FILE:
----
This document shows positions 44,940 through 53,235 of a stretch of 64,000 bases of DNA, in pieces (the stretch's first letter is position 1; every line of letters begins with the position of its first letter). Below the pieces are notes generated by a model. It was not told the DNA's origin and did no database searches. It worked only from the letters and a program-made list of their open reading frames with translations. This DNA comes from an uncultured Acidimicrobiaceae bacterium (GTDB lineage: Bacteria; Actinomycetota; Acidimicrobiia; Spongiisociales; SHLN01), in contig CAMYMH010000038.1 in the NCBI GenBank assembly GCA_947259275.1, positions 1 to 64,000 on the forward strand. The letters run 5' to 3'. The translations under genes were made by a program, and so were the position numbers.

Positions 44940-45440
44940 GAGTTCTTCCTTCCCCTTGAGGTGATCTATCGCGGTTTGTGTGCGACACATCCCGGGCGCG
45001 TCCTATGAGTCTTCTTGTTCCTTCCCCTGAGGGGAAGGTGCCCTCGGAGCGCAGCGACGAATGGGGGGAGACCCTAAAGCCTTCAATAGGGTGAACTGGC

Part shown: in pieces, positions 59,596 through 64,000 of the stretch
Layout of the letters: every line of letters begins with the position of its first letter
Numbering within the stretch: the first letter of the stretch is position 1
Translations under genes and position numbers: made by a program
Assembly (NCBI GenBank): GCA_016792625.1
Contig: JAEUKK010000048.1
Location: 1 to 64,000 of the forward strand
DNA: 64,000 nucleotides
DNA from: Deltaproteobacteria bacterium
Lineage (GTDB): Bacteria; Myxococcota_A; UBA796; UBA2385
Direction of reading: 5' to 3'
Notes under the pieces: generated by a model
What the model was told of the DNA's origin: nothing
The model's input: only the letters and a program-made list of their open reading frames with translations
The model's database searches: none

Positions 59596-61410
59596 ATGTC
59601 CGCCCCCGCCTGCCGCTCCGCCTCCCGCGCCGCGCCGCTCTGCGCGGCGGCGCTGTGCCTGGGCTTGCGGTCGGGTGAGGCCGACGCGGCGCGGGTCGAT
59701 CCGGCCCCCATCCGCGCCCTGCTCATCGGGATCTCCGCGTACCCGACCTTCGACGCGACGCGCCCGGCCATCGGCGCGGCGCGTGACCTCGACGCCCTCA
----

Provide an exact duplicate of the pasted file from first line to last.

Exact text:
This document shows positions 44,940 through 53,235 of a stretch of 64,000 bases of DNA, in pieces (the stretch's first letter is position 1; every line of letters begins with the position of its first letter). Below the pieces are notes generated by a model. It was not told the DNA's origin and did no database searches. It worked only from the letters and a program-made list of their open reading frames with translations. This DNA comes from an uncultured Acidimicrobiaceae bacterium (GTDB lineage: Bacteria; Actinomycetota; Acidimicrobiia; Spongiisociales; SHLN01), in contig CAMYMH010000038.1 in the NCBI GenBank assembly GCA_947259275.1, positions 1 to 64,000 on the forward strand. The letters run 5' to 3'. The translations under genes were made by a program, and so were the position numbers.

Positions 44940-45440
44940 GAGTTCTTCCTTCCCCTTGAGGTGATCTATCGCGGTTTGTGTGCGACACATCCCGGGCGCG
45001 TCCTATGAGTCTTCTTGTTCCTTCCCCTGAGGGGAAGGTGCCCTCGGAGCGCAGCGACGAATGGGGGGAGACCCTAAAGCCTTCAATAGGGTGAACTGGC

Part shown: in pieces, positions 59,596 through 64,000 of the stretch
Layout of the letters: every line of letters begins with the position of its first letter
Numbering within the stretch: the first letter of the stretch is position 1
Translations under genes and position numbers: made by a program
Assembly (NCBI GenBank): GCA_016792625.1
Contig: JAEUKK010000048.1
Location: 1 to 64,000 of the forward strand
DNA: 64,000 nucleotides
DNA from: Deltaproteobacteria bacterium
Lineage (GTDB): Bacteria; Myxococcota_A; UBA796; UBA2385
Direction of reading: 5' to 3'
Notes under the pieces: generated by a model
What the model was told of the DNA's origin: nothing
The model's input: only the letters and a program-made list of their open reading frames with translations
The model's database searches: none

Positions 59596-61410
59596 ATGTC
59601 CGCCCCCGCCTGCCGCTCCGCCTCCCGCGCCGCGCCGCTCTGCGCGGCGGCGCTGTGCCTGGGCTTGCGGTCGGGTGAGGCCGACGCGGCGCGGGTCGAT
59701 CCGGCCCCCATCCGCGCCCTGCTCATCGGGATCTCCGCGTACCCGACCTTCGACGCGACGCGCCCGGCCATCGGCGCGGCGCGTGACCTCGACGCCCTCA